Glaucoma

Glaucoma Specialists

Glaucoma Surgeons combined extensive training in ophthalmology and advanced fellowship training in early detection and diagnosis of glaucoma, as well as, glaucoma surgery and complex cataract surgery. They are able to provide the most advanced glaucoma treatments and surgical procedures. Since early detection and treatment are paramount in the successful prevention of glaucomatous vision loss, this results in excellent patient care. Glaucoma specialists provide treatment plans that include:

Early Glaucoma Detection and Diagnosis

Glaucoma

Glaucoma is a leading cause of blindness that affects more than three million Americans, and only half of those diagnosed are under treatment. Even with treatment, 10 percent of patients can end up blind (estimates suggest 120,000 Americans are blind from glaucoma). As with any chronic condition, early diagnosis and appropriate treatment is critical. Typically, those who lose vision are diagnosed relatively late. Glaucoma is a disease of momentum. The later it is diagnosed, the more difficult it is to control and stabilize. Since most forms of glaucoma are completely symptom-free in early and even moderate stages, early intervention and regular comprehensive eye examinations are critical.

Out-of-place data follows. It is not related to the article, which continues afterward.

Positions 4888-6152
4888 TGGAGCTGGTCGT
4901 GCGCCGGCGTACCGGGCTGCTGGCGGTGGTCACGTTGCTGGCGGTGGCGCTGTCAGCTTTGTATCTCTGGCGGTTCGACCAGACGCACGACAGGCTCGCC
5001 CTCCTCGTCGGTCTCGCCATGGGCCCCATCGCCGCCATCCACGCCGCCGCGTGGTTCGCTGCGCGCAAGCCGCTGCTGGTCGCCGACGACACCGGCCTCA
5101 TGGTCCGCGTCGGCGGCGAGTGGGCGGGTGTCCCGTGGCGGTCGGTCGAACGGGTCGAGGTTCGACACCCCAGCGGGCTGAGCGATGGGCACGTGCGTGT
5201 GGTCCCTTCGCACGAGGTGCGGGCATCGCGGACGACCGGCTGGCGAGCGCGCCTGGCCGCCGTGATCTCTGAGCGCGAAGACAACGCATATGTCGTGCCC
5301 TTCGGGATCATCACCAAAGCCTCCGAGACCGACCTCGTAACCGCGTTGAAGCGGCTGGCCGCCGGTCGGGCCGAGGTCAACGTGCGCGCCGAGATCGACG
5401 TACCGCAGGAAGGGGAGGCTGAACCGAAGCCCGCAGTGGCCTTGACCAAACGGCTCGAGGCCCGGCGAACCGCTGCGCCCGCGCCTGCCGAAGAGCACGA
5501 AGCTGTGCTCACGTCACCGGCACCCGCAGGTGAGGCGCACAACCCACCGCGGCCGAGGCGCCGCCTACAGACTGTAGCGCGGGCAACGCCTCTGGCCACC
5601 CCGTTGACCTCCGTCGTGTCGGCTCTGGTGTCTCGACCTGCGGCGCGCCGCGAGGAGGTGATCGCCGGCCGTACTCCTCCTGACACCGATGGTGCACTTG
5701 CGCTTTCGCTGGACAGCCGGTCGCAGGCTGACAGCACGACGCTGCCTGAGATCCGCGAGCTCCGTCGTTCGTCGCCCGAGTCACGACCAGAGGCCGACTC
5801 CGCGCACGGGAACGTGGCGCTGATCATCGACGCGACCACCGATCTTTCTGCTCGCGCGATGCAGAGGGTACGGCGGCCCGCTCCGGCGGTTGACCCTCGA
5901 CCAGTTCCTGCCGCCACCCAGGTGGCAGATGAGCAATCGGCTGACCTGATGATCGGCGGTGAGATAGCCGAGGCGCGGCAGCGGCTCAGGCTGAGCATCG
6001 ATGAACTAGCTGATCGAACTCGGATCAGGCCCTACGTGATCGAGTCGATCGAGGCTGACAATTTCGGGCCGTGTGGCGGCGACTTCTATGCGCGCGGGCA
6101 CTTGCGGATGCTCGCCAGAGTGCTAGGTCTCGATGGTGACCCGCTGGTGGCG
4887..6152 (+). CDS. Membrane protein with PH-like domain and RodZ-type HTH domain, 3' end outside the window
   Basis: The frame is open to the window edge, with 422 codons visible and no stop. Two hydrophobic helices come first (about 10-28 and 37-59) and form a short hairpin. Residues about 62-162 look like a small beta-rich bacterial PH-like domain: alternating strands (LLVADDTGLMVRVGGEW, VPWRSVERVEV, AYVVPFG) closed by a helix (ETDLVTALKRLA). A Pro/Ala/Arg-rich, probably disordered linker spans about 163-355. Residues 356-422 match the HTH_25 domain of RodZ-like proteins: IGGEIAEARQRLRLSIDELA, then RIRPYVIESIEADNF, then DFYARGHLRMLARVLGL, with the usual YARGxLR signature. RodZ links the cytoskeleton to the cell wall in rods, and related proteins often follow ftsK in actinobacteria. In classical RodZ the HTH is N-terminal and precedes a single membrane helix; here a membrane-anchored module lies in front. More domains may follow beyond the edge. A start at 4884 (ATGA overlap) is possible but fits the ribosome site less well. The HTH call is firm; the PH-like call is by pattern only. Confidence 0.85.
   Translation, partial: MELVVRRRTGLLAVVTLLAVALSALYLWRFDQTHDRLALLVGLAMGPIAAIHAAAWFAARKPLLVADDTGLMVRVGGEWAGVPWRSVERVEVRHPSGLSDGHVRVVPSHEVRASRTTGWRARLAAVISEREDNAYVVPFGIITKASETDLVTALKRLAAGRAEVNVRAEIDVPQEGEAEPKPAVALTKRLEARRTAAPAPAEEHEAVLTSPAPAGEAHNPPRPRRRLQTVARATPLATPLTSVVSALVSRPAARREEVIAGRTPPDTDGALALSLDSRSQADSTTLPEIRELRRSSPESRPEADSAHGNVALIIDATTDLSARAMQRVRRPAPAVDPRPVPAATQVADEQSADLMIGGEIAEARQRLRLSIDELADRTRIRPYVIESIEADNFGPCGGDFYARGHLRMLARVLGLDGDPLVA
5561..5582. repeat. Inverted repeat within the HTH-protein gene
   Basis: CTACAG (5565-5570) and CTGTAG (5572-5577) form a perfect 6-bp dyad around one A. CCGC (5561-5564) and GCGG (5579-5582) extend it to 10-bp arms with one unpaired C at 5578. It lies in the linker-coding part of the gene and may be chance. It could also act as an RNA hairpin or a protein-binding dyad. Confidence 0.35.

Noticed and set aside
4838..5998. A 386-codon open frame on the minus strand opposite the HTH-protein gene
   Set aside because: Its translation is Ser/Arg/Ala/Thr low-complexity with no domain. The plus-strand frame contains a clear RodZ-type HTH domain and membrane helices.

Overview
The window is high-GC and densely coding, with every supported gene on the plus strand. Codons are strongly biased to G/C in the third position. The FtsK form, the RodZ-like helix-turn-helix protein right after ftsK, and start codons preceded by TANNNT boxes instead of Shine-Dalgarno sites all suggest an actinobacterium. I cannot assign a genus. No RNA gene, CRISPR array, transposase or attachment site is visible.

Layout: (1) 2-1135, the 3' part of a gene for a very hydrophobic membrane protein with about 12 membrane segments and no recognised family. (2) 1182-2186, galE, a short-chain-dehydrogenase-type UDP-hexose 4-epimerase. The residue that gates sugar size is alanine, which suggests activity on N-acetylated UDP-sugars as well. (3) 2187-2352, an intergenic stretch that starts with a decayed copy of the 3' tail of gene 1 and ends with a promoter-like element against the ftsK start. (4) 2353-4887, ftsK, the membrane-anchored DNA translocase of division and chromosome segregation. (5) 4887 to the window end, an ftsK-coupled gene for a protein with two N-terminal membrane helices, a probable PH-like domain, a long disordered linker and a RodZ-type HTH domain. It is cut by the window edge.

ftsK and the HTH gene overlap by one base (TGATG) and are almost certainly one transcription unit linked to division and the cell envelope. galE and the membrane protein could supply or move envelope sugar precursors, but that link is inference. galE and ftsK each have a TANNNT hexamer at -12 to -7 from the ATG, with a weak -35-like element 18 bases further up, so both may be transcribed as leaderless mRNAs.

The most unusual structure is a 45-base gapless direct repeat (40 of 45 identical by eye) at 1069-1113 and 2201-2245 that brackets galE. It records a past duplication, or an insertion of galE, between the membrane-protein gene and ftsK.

Glaucoma is a family of more than 30 diseases that affects pressure within the eye (intraocular pressure), and damages the optic nerve.  Often called the “sneak thief” of sight, people with most forms of glaucoma do not have symptoms until the optic nerve is already severely damaged.

What causes glaucoma? Glaucoma is a disease that damages your eye’s optic nerve. It usually happens when fluid (aqueous humor) builds up in the front part of your eye. Over time, this fluid buildup damages the optic nerve, the structure that sends visual signals from your eyes to your brain. Underlying reasons for this usually relate to the type of glaucoma you have.

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Glaucoma Risk Factors